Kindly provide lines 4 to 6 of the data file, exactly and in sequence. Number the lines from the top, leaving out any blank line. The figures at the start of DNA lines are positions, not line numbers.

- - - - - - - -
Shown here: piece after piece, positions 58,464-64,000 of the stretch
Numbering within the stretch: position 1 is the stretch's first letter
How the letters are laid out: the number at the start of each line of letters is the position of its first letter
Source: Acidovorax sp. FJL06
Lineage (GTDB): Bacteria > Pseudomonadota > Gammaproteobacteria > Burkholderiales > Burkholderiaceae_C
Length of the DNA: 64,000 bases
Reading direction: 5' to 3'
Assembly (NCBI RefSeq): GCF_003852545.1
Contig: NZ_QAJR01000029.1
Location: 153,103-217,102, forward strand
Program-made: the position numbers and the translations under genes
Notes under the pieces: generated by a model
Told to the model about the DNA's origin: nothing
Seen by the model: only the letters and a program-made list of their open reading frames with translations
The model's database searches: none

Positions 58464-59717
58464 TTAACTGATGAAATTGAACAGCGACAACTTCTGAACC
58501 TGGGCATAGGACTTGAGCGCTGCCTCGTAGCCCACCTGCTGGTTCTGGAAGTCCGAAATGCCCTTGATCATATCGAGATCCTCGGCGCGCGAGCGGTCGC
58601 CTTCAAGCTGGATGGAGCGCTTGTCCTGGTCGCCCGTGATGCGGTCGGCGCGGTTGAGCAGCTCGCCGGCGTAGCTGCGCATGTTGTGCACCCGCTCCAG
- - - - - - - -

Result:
Source: Acidovorax sp. FJL06
Lineage (GTDB): Bacteria > Pseudomonadota > Gammaproteobacteria > Burkholderiales > Burkholderiaceae_C
Length of the DNA: 64,000 bases